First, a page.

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THEN & NOW: From foundry to fuelling stations

From foundry to service station to coffee shop, the evolution of Bayfield and Ross

Editor's note: This new feature from Deb Exel at the Barrie Historical Archive shows old photos from the collection and one from the present day. 

Bayfield and Ross streets

The northwest corner of Ross and Bayfield streets looked very different in 1866, when Henry Sewrey opened the Barrie Foundry and Agricultural Works.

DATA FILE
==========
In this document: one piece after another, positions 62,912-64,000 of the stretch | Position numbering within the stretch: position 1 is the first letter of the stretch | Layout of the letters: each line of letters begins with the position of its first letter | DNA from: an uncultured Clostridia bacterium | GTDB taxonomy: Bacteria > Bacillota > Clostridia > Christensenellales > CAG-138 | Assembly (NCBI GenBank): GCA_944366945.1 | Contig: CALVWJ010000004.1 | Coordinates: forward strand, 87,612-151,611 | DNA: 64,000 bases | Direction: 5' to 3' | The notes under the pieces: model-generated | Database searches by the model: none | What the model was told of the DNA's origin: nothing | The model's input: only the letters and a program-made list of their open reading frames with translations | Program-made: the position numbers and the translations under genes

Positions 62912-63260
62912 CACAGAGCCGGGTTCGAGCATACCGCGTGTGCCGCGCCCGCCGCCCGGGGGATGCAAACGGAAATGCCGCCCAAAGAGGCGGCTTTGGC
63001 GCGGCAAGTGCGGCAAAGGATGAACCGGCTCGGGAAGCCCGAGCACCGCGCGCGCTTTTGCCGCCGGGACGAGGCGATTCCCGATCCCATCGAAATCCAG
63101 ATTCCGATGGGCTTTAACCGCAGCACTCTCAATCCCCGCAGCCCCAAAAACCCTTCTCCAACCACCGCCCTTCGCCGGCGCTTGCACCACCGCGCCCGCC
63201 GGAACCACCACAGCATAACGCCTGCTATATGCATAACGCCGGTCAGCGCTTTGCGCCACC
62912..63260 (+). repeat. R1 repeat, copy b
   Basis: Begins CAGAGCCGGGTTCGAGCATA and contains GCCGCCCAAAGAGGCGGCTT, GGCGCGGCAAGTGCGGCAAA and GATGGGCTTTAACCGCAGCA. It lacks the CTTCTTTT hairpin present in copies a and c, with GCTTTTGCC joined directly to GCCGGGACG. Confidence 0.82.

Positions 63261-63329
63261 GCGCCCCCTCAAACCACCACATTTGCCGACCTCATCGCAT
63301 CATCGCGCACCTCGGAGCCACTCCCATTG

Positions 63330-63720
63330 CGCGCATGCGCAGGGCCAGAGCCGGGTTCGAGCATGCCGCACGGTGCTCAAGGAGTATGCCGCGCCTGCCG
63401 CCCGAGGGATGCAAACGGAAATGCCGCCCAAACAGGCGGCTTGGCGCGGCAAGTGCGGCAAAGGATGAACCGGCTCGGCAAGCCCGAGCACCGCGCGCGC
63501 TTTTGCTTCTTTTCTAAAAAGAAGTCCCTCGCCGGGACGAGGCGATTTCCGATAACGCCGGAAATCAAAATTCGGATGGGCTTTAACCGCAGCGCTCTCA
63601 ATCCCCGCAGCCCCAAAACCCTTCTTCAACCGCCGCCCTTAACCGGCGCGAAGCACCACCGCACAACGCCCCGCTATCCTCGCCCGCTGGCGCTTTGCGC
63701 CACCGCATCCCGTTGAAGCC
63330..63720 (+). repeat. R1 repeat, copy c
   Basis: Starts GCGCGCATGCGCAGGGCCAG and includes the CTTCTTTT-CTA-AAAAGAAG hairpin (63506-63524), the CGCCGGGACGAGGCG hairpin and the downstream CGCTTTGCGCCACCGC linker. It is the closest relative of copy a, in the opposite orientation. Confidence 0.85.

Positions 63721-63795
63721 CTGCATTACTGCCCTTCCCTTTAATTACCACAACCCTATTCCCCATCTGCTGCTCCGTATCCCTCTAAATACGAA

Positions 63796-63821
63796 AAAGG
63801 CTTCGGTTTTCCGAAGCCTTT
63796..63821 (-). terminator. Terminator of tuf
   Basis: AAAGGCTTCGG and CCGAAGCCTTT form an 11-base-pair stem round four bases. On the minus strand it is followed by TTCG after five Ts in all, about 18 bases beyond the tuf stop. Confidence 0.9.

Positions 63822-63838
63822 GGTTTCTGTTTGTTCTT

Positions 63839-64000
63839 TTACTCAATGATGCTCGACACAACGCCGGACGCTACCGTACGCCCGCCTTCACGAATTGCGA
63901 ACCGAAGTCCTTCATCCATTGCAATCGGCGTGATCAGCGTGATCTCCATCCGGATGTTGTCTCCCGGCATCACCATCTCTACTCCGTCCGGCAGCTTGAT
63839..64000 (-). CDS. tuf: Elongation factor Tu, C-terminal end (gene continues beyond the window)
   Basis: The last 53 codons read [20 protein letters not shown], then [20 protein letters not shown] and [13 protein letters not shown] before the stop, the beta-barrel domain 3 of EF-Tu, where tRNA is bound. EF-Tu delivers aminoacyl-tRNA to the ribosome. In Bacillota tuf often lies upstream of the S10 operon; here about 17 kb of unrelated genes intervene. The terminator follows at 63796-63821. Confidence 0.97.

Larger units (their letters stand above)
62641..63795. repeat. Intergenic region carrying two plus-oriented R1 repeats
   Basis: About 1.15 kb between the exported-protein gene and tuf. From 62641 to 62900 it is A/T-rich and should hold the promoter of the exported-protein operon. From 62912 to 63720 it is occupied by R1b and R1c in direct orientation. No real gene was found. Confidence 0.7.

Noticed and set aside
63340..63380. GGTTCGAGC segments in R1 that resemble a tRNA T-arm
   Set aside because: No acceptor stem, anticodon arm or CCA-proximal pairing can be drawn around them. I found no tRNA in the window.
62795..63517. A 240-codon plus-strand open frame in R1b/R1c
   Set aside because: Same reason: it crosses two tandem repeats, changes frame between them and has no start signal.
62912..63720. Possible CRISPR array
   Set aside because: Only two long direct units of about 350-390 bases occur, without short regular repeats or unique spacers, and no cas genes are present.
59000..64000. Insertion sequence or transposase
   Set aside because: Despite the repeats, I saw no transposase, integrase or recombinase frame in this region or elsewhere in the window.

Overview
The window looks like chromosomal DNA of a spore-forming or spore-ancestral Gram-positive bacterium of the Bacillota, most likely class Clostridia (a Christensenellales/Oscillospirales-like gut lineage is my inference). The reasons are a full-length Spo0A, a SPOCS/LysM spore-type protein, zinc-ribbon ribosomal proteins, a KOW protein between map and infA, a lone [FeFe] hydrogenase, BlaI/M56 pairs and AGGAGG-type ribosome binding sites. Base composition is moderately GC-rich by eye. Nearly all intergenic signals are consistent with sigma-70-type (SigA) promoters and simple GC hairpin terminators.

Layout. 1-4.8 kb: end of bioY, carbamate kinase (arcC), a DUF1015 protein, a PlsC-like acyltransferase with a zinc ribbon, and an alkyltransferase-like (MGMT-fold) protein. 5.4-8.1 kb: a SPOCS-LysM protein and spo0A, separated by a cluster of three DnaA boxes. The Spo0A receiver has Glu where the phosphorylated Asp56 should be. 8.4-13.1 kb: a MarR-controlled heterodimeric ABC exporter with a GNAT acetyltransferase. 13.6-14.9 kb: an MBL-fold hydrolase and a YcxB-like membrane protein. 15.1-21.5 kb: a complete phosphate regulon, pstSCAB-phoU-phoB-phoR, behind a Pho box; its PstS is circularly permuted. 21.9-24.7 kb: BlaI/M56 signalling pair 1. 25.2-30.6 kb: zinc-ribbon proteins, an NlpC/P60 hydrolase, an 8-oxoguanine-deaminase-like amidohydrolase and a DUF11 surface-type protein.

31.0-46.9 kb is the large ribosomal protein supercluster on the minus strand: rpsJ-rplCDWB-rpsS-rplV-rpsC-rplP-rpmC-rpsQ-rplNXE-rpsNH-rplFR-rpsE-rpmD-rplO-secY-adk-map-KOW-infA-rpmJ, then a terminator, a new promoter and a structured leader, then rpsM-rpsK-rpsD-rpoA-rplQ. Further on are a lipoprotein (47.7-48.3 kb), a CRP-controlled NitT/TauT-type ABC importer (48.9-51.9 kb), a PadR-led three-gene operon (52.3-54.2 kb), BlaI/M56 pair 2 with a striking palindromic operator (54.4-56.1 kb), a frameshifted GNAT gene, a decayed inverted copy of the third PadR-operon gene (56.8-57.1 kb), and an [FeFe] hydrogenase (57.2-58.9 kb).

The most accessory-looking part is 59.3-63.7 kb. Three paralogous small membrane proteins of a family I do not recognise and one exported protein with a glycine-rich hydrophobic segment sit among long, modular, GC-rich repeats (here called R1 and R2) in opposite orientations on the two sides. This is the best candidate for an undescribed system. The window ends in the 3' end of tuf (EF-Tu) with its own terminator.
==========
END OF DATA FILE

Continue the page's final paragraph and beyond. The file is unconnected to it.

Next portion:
Sewrey turned out a variety of products, including agricultural equipment in his steam-driven factory.

He also served as mayor of Barrie from 1882 to 1886 and closed his foundry on Ross and Bayfield streets, which stood abandoned until 1899 when it reopened as the Dyment Foundry Company.

Sewrey opened a new foundry on Bradford Street in 1899.

Flash forward to 1940 and all traces of the Barrie Foundry were gone and a service station now resided on the busy corner.

It was another 30-plus years and some rebranding before the Esso station at the corner of Ross and Bayfield streets disappeared and another type of ‘fueling’ station replaced it – the now ever-busy Tim Hortons coffee kiosk and drive-thru.